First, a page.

Service availability: service continuity is turned off
Service availability and continuity: service continuity is turned on
A multi-domain deployment with separate processing and signaling domains always provides service continuity. A single-domain deployment with one unified domain may be configured to either provide service continuity or not.
In production systems, for best performance, Oracle recommends using the single-domain topology (described in "Single-Domain Topology") wherein service continuity is turned off, as shown in Figure 1-4. In this deployment, servers maintain state information, however the state information is not distributed across servers.
In a multi-domain deployment you can create multiple signaling domains (each connecting to a different network), and multiple processing domains, each supporting a different processing functionality. In complex Service Broker deployments, you may find administering different network connections and different functionality in separate domains easier.
Note:In a production system, each domain that you install should include at least two servers, for redundancy and availability purposes.
You can use a test and evaluation system to familiarize yourself with Service Broker, for integrations, for proof of concept labs, and for training purposes. A test and evaluation system does not have the same requirements for availability, service continuity and performance that a production system has.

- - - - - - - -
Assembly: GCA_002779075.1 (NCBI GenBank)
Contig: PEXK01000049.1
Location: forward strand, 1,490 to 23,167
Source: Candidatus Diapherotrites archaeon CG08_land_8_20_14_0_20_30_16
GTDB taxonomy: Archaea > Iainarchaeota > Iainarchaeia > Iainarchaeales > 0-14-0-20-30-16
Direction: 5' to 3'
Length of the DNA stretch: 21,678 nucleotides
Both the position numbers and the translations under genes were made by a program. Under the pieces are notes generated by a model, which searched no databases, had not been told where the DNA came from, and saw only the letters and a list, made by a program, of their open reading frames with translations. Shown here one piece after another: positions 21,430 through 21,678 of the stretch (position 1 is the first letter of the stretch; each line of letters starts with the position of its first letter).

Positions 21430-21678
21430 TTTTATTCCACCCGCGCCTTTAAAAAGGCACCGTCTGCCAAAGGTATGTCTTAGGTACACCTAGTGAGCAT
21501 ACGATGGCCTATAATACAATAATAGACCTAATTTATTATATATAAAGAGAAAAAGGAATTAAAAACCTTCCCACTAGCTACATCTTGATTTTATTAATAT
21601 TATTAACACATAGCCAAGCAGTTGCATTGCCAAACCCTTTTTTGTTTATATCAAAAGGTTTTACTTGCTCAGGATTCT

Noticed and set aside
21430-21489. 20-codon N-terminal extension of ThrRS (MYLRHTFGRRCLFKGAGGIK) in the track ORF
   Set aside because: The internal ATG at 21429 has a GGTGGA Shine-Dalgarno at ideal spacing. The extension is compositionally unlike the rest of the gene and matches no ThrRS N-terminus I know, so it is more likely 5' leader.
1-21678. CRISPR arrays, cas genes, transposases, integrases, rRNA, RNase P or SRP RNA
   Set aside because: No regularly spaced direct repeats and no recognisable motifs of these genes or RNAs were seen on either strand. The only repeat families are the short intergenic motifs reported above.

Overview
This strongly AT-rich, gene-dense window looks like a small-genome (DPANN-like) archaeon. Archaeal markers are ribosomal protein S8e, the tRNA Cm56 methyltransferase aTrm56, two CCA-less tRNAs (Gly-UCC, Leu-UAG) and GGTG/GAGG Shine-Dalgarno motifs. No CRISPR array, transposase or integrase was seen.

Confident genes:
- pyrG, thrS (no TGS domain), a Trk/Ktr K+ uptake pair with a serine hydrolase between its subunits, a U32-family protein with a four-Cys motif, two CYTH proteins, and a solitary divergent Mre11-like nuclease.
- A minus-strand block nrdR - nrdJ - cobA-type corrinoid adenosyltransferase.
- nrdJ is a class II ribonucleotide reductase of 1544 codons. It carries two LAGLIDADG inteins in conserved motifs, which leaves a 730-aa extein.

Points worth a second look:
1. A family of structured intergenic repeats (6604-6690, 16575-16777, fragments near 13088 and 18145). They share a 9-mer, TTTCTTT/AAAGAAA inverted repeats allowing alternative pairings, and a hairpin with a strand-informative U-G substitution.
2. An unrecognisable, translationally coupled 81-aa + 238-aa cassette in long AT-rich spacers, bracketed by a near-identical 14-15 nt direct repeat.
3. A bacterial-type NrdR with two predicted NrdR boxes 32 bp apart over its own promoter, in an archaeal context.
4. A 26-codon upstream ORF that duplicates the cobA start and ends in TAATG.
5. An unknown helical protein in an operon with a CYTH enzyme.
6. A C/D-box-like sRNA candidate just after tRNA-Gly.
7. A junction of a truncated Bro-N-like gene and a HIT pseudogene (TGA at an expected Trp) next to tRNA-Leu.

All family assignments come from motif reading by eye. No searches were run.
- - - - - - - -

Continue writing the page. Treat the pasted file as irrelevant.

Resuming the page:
A test and evaluation system is a basic, single-domain deployment. A test and evaluation deployment comprises one unified domain with a single server, or two servers at most, each preforming the role of both signaling tier and processing tier.
Never use a test and evaluation system in production.
Figure 1-6 shows a test and evaluation deployment with one domain, wherein one server perform the role of both the processing and signaling tiers. In this figure service continuity is turned off, however, you can also deploy a system with the service continuity turned on.
Scalability is the ability of a system to provide throughput in proportion to, and limited only by, available hardware resources. A scalable system is one that can handle increasing numbers of requests without adversely affecting response time and throughput.
The growth of computational power within one operating environment is called vertical scaling. Horizontal scaling is leveraging multiple systems to work together on a common problem in parallel.